Friday, 30 August 2013

NBN: Real Cost Benefit Analysis.

Dr Henry Ergas, Professor of Infrastructure Economics, has called for over a decade that Cost Benefit Analyses be performed before infrastructure investments are made. His first target was the Coalition Government under John Howard, more recently he's questioned the NBN investment.

Infrastructure CBA's take one known variable, the Government Budget expenditure, and attempt to quantify the economic benefits that accrue to the community/country.

Government accounts, and hence CBA's, are fundamentally different to Corporate Accounts.

At the heart of Corporate Accounts are sales transactions: there is an exchange between the company and customers. The company provides goods or services in exchange for payment, or promise of payment, from the customer.

Government accounts are very different. There is no sales transactions. There is revenue, given up by taxpayers in exchange for nothing, there is expenditure where services mostly are given to recipients without payment.

For Government Cost Benefit Analyses, there is NO sales transaction, no exchange of payment and service/goods. There is an only an expenditure, a Cost, without income. The Benefits that accrue in the community are hard to identify and quantify.

Here's my contribution: it's very simple to create an accurate & quantifiable CBA for NBN Co.

The Cost is solely the interest on the Government Equity, raised as loans. This is an on-Budget expenditure. At 2.5% interest on $30.4 billion, the maximum current planned equity, this is just under $1 billion a year. This high-water mark is reached in 2018 and is maintained until 2023, being fully discharged by 2033. A total on-budget expenditure of around $12.5 billion.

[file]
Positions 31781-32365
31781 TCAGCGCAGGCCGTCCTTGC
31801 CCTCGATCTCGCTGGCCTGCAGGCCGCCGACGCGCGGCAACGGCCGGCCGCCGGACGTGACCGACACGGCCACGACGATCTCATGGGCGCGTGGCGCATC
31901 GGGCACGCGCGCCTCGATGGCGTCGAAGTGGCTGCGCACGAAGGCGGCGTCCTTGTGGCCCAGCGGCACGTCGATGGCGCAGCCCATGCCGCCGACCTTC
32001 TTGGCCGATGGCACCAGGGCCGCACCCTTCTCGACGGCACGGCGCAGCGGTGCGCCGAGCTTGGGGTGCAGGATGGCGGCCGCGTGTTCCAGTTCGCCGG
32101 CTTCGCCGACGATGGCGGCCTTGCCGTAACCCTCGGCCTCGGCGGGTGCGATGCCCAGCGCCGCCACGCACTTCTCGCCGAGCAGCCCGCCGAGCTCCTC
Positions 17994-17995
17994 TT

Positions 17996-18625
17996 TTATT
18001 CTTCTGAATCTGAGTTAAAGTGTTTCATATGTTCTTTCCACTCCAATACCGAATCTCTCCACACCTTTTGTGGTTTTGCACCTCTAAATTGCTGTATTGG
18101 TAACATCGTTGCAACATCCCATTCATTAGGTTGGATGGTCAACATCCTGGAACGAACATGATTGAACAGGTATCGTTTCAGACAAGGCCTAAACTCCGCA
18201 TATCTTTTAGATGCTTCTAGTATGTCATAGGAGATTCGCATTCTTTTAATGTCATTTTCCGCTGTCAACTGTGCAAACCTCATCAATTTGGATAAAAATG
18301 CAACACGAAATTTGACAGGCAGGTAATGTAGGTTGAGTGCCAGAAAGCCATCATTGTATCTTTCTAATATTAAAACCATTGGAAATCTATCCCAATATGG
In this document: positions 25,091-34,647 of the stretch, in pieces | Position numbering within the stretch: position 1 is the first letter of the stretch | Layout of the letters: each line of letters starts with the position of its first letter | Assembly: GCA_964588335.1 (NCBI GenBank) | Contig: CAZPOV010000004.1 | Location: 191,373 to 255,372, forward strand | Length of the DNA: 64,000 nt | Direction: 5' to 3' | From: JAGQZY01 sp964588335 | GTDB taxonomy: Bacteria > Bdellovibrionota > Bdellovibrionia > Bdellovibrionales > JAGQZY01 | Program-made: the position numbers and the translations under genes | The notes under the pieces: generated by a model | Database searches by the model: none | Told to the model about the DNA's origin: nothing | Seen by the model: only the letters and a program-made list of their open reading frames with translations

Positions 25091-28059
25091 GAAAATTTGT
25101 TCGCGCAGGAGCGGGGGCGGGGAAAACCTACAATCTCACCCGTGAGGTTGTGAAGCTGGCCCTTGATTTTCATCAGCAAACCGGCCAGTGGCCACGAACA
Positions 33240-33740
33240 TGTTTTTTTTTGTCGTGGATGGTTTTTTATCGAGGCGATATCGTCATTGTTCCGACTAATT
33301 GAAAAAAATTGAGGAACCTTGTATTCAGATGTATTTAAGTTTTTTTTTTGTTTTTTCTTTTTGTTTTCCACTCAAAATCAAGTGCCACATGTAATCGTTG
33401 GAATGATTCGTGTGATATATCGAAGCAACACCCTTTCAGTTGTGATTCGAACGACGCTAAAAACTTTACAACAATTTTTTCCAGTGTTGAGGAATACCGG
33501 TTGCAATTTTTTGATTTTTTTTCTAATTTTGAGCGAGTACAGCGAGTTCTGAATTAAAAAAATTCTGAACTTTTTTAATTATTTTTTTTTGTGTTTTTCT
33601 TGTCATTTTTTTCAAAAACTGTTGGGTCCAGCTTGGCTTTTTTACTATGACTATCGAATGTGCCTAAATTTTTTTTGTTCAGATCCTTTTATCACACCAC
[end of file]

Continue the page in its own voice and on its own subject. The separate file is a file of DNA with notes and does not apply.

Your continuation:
There is an easy to measure economic benefit: the increase in the 12.44 billion Telstra shares.
These have gone from a pre-NBN agreement low of $2.55 to a recent high of $5.15, more than doubling, at least $30 billion of identifiable, linked gains.

In just one sector is a provable 2:1 Benefit. That qualifies as proven, useful CBA.

There is also the treatment of additional Tax Revenue created: as a business, NBN Co pays direct and indirect taxes. Company Tax and GST, plus Personal Income Tax, Payroll Tax and Fringe Benefit Tax.

In total, these are 30% of Profits plus over 20+% of Revenues.

But all this is moot:
We know the Cost-Benefit ratio of all profitable investments before we start: it's infinite, because the cost is ZERO. NBN Co at 2040 won't just have cost the government nothing, but will have paid back the equity invested, with a 7% ROI.

Included below are the current NBN Co Funding forecasts.

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